Starving for Connection - Scott Linebrink

We’re all walking through this season of crisis. The Bible talks about bearing each other’s burdens. Said another way, that means walking a mile in someone else’s shoes. It’s first about seeing them and understanding what hurts them, which then allows our compassion to grow, ultimately making us more eager to help.  

At Water Mission, we have nearly two decades of experience with providing safe water in long-term and disaster response scenarios. However, the COVID-19 pandemic is a disaster of exponential proportions, like nothing we’ve ever seen before. It has caused us to improve the very manner in which we operate. One of the strategies we’ve implemented is an Incident Command System, uniting all of our global offices (multiple sites in Africa, Latin America, Indonesia and Charleston, S.C.) through a framework that allows us to coordinate the same initiatives. This new level of communication and coordination requires us to come together like never before. We’re really stepping up our game.  

While continuing to provide clean, safe water in the areas that need it the most, we’re also providing hygiene and hand-washing training — two of the most needed practices right now. As part of our community development training that goes along with every project, we teach communities about disease prevention. We line up 12 kids and pour glitter into the first child’s hands. We then have the child shake hands with the next and then the next, and at the end, they all have glitter on their hands. It’s an illustration on how the germs spread and then how handwashing can combat the spread. 

Handwashing stations that we build and implement also offer opportunities to put into practice what they are learning. With so much lack of information or misinformation, we offer solutions through practical wisdom. We can help empower them by giving them the tools and resources to live as God intended them to live.  

My level of empathy and compassion, and overall motivation to help others, went up exponentially when I took my first mission trip. When you put yourself in a situation and experience how others are suffering, you can identify with them on a different level. The immediate questions you’re faced with are, “Why is it like this? What is the solution and how can I be a part of it?” It’s invaluable to have firsthand experience. There’s nothing like going and seeing to enhance your desire to act.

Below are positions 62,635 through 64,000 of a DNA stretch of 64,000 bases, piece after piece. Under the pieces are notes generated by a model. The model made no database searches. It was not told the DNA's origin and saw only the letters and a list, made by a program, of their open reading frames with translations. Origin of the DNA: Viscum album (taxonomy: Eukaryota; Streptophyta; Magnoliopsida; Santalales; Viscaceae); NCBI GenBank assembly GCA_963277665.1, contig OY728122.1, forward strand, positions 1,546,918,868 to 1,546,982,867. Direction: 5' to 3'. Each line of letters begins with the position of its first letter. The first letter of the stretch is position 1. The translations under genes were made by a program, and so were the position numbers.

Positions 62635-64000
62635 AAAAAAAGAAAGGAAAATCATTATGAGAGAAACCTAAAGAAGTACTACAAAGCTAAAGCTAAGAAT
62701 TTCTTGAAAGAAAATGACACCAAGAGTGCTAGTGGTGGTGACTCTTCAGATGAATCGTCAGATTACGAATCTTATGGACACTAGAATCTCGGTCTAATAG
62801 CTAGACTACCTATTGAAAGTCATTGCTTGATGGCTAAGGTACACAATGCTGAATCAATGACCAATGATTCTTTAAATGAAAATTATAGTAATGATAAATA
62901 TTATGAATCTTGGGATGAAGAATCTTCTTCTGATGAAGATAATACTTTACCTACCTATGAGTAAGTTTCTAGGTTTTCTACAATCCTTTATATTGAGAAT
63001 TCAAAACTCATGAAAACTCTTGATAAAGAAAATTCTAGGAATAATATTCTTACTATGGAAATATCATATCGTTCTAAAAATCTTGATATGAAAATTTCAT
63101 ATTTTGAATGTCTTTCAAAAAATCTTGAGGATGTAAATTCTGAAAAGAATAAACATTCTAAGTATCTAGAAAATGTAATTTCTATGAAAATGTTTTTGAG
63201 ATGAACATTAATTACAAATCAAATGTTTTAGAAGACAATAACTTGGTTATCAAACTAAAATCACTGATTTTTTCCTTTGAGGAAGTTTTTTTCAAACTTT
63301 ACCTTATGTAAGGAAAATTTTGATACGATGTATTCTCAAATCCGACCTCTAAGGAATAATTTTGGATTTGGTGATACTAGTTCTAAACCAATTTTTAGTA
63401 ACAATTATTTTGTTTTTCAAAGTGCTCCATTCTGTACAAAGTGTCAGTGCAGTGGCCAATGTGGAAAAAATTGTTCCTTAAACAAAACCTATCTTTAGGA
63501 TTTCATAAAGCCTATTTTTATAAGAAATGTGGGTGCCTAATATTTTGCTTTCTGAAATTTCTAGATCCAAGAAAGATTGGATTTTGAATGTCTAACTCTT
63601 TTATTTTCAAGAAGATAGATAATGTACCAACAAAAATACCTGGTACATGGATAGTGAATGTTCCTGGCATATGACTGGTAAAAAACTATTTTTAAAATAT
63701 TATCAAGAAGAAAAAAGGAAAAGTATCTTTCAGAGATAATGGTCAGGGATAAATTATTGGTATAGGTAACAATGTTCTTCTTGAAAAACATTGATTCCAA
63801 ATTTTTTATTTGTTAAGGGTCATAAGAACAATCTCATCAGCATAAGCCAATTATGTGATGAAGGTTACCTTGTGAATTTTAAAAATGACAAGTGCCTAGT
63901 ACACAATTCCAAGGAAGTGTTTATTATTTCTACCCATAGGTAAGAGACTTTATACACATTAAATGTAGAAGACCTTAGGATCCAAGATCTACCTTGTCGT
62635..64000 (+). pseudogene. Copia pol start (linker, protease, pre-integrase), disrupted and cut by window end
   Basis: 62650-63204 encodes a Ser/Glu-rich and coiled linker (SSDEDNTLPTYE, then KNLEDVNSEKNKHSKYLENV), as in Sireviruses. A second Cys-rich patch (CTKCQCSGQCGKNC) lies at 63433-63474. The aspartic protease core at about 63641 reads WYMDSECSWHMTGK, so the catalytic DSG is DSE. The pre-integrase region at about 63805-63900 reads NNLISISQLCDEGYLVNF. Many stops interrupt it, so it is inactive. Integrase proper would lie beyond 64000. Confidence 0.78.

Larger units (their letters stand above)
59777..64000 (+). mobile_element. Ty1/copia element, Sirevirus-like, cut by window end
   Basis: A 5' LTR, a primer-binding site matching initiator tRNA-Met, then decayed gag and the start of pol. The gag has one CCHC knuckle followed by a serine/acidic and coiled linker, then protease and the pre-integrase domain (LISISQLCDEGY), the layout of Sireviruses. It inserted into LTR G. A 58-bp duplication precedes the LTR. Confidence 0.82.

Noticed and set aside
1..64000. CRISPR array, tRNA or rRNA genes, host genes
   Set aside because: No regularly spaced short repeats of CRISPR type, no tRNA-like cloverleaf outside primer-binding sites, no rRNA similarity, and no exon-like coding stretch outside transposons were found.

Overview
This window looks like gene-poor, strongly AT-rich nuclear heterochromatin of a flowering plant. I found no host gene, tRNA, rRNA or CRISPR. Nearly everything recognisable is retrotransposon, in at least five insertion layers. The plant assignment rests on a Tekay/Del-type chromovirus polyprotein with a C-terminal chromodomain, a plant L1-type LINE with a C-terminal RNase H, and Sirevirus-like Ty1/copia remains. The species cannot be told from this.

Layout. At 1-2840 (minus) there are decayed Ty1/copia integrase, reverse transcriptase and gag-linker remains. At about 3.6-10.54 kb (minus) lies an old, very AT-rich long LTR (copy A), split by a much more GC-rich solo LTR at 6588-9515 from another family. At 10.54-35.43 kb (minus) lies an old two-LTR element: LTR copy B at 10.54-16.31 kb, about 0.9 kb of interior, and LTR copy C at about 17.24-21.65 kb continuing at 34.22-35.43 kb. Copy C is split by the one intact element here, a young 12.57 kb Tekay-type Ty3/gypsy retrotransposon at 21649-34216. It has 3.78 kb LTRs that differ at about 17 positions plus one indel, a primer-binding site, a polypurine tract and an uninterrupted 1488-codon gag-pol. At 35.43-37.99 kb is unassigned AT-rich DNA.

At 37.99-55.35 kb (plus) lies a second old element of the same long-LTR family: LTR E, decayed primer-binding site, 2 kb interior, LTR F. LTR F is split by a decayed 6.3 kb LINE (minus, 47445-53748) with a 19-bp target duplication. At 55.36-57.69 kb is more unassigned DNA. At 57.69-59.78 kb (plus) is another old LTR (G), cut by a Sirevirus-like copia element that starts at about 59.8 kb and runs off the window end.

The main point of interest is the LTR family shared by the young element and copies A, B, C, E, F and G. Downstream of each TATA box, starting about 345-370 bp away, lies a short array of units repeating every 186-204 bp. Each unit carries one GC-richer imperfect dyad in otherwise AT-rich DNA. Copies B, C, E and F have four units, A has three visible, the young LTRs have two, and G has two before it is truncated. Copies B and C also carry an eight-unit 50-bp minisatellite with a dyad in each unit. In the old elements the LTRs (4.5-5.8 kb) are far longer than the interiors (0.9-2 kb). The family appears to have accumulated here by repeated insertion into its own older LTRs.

God created us with a longing for relationships. He calls us to minister to people who are right in our midst. We saw Jesus do it; the way He touched people and empathized with them is incredible. When we think about God’s plan for salvation, we see that He identified with us on a very personal level when He became one of us and walked with us.   

You may never be a refugee or experience extreme suffering, but by listening to those who have gone through or are going through such a time, you can feel the pain and hurt they do. You also can experience the sense of joy and relief they do when you are a part of their healing process.  

When I’ve been asked, “What makes you leave the U.S. — the country of wealth and prosperity — to come to the slums and be with us?” I answer, “Because Jesus loves me and He loves you. He wants you to know that. It’s as basic as that.” God calls us to love Him and love people. That’s how we show our love to God — by loving His people. Serving their basic needs first then earns us the right to share our faith. That order is so important. As the saying goes, “people don’t care what you know until they know that you care.”   

We’re being reminded that relationships are the key to what we do. When we’re all starving for contact and connection, we realize that we’re not people made for isolation. During the past few months, my own appreciation of people and their efforts to get involved has changed. Whether that’s healthcare workers attending to the sick, church members making meals, or others that reach out to those in need, many are stepping up. This pandemic has caused community suffering which, strangely, has led to community enrichment. If anything good can come out of this, I hope we can put one another’s needs ahead of our own moving forward.  

— Scott Linebrink, former MLB pitcher 

* Check out this short video to see how Water Mission is responding to the COVID-19 crisis.  

Scott Linebrink is a regular contributor to The Increase, providing articles and opinions. Check out Scott’s Increase profile here.

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